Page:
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PNS Daily Newscast - January 21, 2019 


Could the nation’s airports be the next pressure points in the government shutdown? Also on our Monday rundown: Calls go out to improve food safety; and a new report renews calls for solutions to Detroit’s water woes.

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Trump's A.G. Nomination Questioned by Missouri Scholars

More than 1,200 law professors have signed a letter saying President-elect Donald Trump's selection of Sen. Jeff Sessions, R-Ala., as attorney general is a bad choice. (senate.gov)
More than 1,200 law professors have signed a letter saying President-elect Donald Trump's selection of Sen. Jeff Sessions, R-Ala., as attorney general is a bad choice. (senate.gov)
January 6, 2017

ST. LOUIS - Hundreds of legal scholars from almost every state, including Missouri, are objecting to the president-elect's choice of Sen. Jeff Sessions, R-Ala., for U.S. attorney general.

More than 1,200 law professors, including Monica Eppinger at Saint Louis University School of Law, signed a letter urging Congress to reject the nomination and saying Sessions would not fairly enforce the law or promote justice and equality. The Senate Judiciary Committee begins confirmation hearings next week.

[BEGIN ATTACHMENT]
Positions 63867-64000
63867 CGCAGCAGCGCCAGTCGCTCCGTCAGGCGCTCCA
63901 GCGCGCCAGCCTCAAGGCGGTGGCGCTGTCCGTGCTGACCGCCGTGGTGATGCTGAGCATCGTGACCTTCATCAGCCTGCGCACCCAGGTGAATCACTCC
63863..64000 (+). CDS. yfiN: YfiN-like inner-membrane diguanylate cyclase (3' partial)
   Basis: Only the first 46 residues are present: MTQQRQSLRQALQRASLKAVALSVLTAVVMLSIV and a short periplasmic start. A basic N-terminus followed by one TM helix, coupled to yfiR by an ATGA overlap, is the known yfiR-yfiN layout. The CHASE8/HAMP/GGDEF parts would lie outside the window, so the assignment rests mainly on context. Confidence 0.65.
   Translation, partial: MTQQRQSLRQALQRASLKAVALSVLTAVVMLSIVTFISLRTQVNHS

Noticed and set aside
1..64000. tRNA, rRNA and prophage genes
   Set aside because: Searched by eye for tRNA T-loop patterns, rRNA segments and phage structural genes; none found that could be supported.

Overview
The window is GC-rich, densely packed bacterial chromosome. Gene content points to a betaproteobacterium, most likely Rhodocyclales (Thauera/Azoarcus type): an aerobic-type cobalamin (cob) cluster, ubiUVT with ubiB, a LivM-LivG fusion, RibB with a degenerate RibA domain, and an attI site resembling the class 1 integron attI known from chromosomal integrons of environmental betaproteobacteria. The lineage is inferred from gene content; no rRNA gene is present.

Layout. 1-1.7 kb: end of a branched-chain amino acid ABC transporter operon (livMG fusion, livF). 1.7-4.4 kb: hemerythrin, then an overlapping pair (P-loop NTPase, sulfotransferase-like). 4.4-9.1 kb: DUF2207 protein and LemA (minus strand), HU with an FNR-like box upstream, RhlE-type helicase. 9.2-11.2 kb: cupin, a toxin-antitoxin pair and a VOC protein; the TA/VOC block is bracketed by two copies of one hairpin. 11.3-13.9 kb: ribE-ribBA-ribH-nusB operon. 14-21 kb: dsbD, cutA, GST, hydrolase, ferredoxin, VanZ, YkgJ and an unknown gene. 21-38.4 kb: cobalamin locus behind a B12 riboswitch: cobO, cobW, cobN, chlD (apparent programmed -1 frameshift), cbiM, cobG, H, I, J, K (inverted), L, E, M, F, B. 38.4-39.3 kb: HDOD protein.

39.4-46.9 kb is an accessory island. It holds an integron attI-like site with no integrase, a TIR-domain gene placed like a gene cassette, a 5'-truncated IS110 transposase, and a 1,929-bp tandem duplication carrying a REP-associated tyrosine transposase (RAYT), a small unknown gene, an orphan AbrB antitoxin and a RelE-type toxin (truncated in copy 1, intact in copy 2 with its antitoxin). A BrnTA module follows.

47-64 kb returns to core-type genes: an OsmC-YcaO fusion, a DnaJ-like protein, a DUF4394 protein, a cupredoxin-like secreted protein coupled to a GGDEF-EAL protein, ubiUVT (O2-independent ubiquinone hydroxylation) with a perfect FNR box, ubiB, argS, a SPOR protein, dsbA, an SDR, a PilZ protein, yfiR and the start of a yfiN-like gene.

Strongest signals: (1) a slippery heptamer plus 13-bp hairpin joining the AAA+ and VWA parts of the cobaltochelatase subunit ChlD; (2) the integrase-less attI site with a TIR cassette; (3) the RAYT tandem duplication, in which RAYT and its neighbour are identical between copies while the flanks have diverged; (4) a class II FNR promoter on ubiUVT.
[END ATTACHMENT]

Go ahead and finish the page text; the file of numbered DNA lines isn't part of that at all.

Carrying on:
Eppinger said Sessions has a record of antipathy towards voting rights, including his 1985 prosecution of three civil rights activists for voter fraud in Alabama.

"He was taking the letter of the law and trying to spin it on its head and use it against the very same law," she said.

The letter also mentioned Sessions' continued opposition to policies promoting the rights of women and the LGBTQ community.

A spokesperson for Sessions said the senator has dedicated his career to upholding the rule of law, ensuring public safety and prosecuting government corruption.

Eppinger also took issue with Sessions' stance on prison sentencing.

"If somebody is convicted of a nonviolent drug offense, most Americans do not think that long-term incarceration is the correct response to that," she said, "but he is the opposite. He has called for a more mandatory minimums and longer sentences."

Professors from 176 law schools in 49 states signed the letter, which was sent Tuesday, the same day six people were arrested during an NAACP protest sit-in at Sessions' office in Alabama.

The letter is online at docs.google.com.

Veronica Carter, Public News Service - MO